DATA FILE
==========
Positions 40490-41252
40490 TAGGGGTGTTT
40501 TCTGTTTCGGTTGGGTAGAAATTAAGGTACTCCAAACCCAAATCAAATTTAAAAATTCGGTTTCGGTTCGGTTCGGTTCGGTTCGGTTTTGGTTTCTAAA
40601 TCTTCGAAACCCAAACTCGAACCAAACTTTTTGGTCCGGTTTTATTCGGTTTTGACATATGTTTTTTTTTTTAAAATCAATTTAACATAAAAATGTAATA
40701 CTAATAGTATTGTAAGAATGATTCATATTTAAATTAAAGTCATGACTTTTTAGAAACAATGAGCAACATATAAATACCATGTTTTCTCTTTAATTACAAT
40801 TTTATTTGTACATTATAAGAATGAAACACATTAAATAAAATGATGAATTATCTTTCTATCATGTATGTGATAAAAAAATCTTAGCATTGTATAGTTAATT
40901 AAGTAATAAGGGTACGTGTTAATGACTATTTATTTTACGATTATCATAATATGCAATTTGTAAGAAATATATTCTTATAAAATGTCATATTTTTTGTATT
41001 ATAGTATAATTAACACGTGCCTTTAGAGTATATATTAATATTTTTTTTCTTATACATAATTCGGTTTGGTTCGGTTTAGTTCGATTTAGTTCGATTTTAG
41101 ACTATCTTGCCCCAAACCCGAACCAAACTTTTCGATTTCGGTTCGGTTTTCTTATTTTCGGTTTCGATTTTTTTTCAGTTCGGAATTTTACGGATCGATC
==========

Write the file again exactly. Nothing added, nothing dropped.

Positions 40490-41252
40490 TAGGGGTGTTT
40501 TCTGTTTCGGTTGGGTAGAAATTAAGGTACTCCAAACCCAAATCAAATTTAAAAATTCGGTTTCGGTTCGGTTCGGTTCGGTTCGGTTTTGGTTTCTAAA
40601 TCTTCGAAACCCAAACTCGAACCAAACTTTTTGGTCCGGTTTTATTCGGTTTTGACATATGTTTTTTTTTTTAAAATCAATTTAACATAAAAATGTAATA
40701 CTAATAGTATTGTAAGAATGATTCATATTTAAATTAAAGTCATGACTTTTTAGAAACAATGAGCAACATATAAATACCATGTTTTCTCTTTAATTACAAT
40801 TTTATTTGTACATTATAAGAATGAAACACATTAAATAAAATGATGAATTATCTTTCTATCATGTATGTGATAAAAAAATCTTAGCATTGTATAGTTAATT
40901 AAGTAATAAGGGTACGTGTTAATGACTATTTATTTTACGATTATCATAATATGCAATTTGTAAGAAATATATTCTTATAAAATGTCATATTTTTTGTATT
41001 ATAGTATAATTAACACGTGCCTTTAGAGTATATATTAATATTTTTTTTCTTATACATAATTCGGTTTGGTTCGGTTTAGTTCGATTTAGTTCGATTTTAG
41101 ACTATCTTGCCCCAAACCCGAACCAAACTTTTCGATTTCGGTTCGGTTTTCTTATTTTCGGTTTCGATTTTTTTTCAGTTCGGAATTTTACGGATCGATC